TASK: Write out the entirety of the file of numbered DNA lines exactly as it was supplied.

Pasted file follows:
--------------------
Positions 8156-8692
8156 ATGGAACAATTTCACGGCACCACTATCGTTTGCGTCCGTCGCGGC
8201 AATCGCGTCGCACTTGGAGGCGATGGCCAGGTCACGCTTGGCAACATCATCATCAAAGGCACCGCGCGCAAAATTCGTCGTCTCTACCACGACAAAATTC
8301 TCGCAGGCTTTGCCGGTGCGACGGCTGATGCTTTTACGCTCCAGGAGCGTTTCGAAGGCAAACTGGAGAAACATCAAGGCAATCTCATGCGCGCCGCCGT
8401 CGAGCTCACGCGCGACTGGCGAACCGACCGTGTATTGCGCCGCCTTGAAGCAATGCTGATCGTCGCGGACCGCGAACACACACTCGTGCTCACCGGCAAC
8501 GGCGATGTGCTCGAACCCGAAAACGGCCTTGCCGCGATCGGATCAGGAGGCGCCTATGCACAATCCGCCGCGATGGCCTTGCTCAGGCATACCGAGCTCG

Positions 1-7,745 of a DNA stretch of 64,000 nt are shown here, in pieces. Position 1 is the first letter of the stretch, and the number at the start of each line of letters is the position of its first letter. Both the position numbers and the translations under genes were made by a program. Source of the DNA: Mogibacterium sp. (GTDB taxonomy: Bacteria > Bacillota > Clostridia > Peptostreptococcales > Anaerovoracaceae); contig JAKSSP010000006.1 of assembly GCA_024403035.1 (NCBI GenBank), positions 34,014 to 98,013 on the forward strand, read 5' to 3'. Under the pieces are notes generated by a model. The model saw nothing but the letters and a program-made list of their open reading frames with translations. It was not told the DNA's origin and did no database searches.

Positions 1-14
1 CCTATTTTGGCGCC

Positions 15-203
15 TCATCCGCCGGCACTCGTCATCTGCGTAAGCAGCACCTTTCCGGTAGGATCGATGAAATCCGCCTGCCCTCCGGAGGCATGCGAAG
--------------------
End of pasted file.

Positions 8156-8692
8156 ATGGAACAATTTCACGGCACCACTATCGTTTGCGTCCGTCGCGGC
8201 AATCGCGTCGCACTTGGAGGCGATGGCCAGGTCACGCTTGGCAACATCATCATCAAAGGCACCGCGCGCAAAATTCGTCGTCTCTACCACGACAAAATTC
8301 TCGCAGGCTTTGCCGGTGCGACGGCTGATGCTTTTACGCTCCAGGAGCGTTTCGAAGGCAAACTGGAGAAACATCAAGGCAATCTCATGCGCGCCGCCGT
8401 CGAGCTCACGCGCGACTGGCGAACCGACCGTGTATTGCGCCGCCTTGAAGCAATGCTGATCGTCGCGGACCGCGAACACACACTCGTGCTCACCGGCAAC
8501 GGCGATGTGCTCGAACCCGAAAACGGCCTTGCCGCGATCGGATCAGGAGGCGCCTATGCACAATCCGCCGCGATGGCCTTGCTCAGGCATACCGAGCTCG

Positions 1-7,745 of a DNA stretch of 64,000 nt are shown here, in pieces. Position 1 is the first letter of the stretch, and the number at the start of each line of letters is the position of its first letter. Both the position numbers and the translations under genes were made by a program. Source of the DNA: Mogibacterium sp. (GTDB taxonomy: Bacteria > Bacillota > Clostridia > Peptostreptococcales > Anaerovoracaceae); contig JAKSSP010000006.1 of assembly GCA_024403035.1 (NCBI GenBank), positions 34,014 to 98,013 on the forward strand, read 5' to 3'. Under the pieces are notes generated by a model. The model saw nothing but the letters and a program-made list of their open reading frames with translations. It was not told the DNA's origin and did no database searches.

Positions 1-14
1 CCTATTTTGGCGCC

Positions 15-203
15 TCATCCGCCGGCACTCGTCATCTGCGTAAGCAGCACCTTTCCGGTAGGATCGATGAAATCCGCCTGCCCTCCGGAGGCATGCGAAG